CHEYENNE, Wyo. (CBS4) – A bison’s paradise. Nothing as far as the eye can see, not a single structure. There’s the occasional herd of cows that seems to belong to no one. Power lines are the only man made item amid the rolling green hills, fair blue sky, and hundreds of identical cloud tufts. This is the West, and it’s the life Lauren Heaton loves.
Maybe better known as Miss Rodeo America, Lauren is from Oklahoma, which she calls a cliché of the West with its vast prairie grasslands. She is a fifth generation rancher and cowgirl whose family can trace their property back to the original Land Rush – yeah, the wagon migration to the new frontier, the Wild West. Lauren’s great great grandfather was one of those pioneers in the late 1800s, and the deed to their land signed by the President of the United States of America hangs in a frame in her house.
She is the West in human form, and that’s precisely what she’s representing at the granddaddy of all rodeos.
Cheyenne Frontier Days is a celebration of the western way of life, arguably the largest of its kind in the world, and is appropriately set in the prairie town of Cheyenne, Wyoming. It lasts a full week and is centered on the sport of rodeo, with a large helping of other attractions.
Rodeo is in fact a professional sport. It started in the West out of necessity: chasing cattle, wrangling cattle, branding cattle, and has now grown to an international sport. However, unlike other professional sports, Lauren tells me you only get paid if you win.
It’s as common to her as track or dance. She grew up in the rodeo world, with a ranch as her backyard, and began competing at the age of nine. Horsemanship skills are a huge component in Rodeo Queen competitions, and individuals are expected to get on any unfamiliar horse. Then there’s the lasso part.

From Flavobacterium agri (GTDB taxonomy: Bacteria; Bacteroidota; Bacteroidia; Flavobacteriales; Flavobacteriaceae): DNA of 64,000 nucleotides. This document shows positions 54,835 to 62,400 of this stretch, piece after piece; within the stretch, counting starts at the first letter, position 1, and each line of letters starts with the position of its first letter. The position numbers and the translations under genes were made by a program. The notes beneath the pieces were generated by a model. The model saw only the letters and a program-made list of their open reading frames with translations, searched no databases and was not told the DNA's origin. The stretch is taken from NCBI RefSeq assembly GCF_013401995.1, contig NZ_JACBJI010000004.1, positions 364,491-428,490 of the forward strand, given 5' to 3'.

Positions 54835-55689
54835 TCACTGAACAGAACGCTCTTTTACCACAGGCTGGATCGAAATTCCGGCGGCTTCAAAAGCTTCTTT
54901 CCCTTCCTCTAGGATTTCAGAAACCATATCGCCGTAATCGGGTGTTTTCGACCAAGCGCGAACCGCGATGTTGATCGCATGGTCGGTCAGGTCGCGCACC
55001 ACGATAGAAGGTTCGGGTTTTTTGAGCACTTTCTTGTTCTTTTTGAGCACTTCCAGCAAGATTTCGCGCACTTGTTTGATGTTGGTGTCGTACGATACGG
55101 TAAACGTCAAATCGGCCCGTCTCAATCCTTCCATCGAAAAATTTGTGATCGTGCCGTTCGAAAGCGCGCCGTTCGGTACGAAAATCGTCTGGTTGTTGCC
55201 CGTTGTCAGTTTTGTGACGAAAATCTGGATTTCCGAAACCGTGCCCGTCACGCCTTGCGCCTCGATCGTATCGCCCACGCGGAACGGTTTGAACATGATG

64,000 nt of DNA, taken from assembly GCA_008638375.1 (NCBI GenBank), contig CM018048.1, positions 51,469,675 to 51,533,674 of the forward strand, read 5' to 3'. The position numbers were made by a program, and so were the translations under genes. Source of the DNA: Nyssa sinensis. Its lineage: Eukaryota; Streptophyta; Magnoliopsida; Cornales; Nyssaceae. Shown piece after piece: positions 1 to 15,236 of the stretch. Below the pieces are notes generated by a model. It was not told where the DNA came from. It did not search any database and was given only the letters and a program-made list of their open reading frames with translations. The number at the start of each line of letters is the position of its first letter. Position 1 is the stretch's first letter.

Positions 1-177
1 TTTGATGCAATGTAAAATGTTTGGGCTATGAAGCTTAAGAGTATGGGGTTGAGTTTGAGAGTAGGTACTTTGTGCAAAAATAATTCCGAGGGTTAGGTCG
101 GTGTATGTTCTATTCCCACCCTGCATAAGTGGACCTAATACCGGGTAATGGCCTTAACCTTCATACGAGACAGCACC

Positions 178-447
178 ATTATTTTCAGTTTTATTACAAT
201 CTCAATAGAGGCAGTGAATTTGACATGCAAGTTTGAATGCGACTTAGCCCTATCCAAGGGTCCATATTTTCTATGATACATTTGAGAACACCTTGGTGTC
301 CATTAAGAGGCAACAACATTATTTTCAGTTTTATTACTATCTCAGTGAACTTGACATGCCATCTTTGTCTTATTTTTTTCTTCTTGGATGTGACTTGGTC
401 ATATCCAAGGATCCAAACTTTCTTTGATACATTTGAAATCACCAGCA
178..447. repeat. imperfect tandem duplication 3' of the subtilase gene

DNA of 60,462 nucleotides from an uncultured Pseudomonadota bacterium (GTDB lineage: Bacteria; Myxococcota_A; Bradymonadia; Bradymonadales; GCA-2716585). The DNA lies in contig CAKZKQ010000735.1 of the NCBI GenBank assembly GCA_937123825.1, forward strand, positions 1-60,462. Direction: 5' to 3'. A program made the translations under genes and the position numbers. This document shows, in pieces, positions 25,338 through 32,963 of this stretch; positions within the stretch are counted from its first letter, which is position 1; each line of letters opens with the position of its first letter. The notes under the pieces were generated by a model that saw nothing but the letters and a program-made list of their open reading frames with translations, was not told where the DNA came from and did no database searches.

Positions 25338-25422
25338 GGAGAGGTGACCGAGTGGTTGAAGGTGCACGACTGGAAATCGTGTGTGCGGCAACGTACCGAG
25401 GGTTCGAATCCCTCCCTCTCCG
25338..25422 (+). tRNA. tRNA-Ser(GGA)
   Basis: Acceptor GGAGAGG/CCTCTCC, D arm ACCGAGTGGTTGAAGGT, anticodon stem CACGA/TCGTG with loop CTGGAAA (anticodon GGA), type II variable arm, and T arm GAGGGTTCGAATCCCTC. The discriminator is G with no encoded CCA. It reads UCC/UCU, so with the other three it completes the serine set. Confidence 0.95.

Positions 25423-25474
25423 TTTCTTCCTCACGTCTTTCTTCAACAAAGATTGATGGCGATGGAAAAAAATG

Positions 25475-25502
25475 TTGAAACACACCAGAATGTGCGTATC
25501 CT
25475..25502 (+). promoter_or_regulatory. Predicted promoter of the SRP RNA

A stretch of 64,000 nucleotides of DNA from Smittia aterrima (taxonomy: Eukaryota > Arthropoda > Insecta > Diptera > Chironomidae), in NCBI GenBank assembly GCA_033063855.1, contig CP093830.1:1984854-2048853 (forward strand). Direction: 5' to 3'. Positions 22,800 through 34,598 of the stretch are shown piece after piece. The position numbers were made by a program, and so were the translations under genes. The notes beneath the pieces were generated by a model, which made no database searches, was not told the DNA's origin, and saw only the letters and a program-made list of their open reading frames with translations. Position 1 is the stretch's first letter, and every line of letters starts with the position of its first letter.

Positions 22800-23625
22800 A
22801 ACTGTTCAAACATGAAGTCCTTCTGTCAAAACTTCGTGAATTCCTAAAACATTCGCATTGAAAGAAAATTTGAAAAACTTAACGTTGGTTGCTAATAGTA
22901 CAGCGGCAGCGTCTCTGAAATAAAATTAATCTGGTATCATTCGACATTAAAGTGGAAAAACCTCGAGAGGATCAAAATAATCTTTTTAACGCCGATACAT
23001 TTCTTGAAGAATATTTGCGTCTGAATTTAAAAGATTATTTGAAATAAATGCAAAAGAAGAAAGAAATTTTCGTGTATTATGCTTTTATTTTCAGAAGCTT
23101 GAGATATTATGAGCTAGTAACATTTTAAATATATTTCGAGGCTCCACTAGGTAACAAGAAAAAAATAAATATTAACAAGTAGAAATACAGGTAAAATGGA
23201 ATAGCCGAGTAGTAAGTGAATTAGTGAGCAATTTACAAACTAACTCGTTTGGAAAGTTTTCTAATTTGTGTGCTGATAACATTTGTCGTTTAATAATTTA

As Miss Rodeo America, Lauren is the face of this sport.
Over 40 states are represented by Rodeo Queens, an ever-growing number. They are ambassadors for the western industry, and as the reigning MRA, Lauren spends roughly 340 days of the year doing that job. She speaks at events, attends all major rodeo competitions, and even travels internationally – Australia and Canada love rodeo.
Part of her goal as this western industry ambassador is to instill the deeply rooted western values. Lauren explains, “It’s kind of like a code of ethics that the west lives on.”
She mentions the work ethic, the discipline, and respect for animals that are gained through this way of life. It’s something she and others in the West hope will persist through younger generations.
“I’ve lived in the big cities and I always come back to the rodeo way of life,” says Lauren.
And that’s why she’s at Cheyenne Frontier Days. It’s the ultimate celebration of that western culture, one that welcomes everyone, no matter who you are, to pretend for a day that you’re a cattle-taming pioneer.
The event hopes to rope in a larger audience with additional attractions: carnival rides, top-name concerts, fireworks, truck rides, and dozens of vendors.
Lauren says the idea is to engage people who otherwise wouldn’t normally come to a rodeo, then watch as they are pleasantly surprised.
What started as a group of cowboys in a field, has truly progressed to an international sport, Lauren says. And she is the modern woman who represents it all.
As I’m leaving, the exit takes me through a maze of western vendors, selling cowhide furniture, carved quotes nodding to the West’s code of ethics that dictates a handshake is more binding than any contract, an abundance of bedazzled boots and buckles, and posters hanging with the slogan “if you own it, brand it.”
I pass an endless line of cars parked along the road, each with a different license plate. People from New Mexico, Iowa, Nevada, and Ohio have come to Wyoming to celebrate the western lifestyle.
And that’s exactly what Cheyenne Frontier Days is all about. The people here simply love the western way of life, and want the rest of us to see why.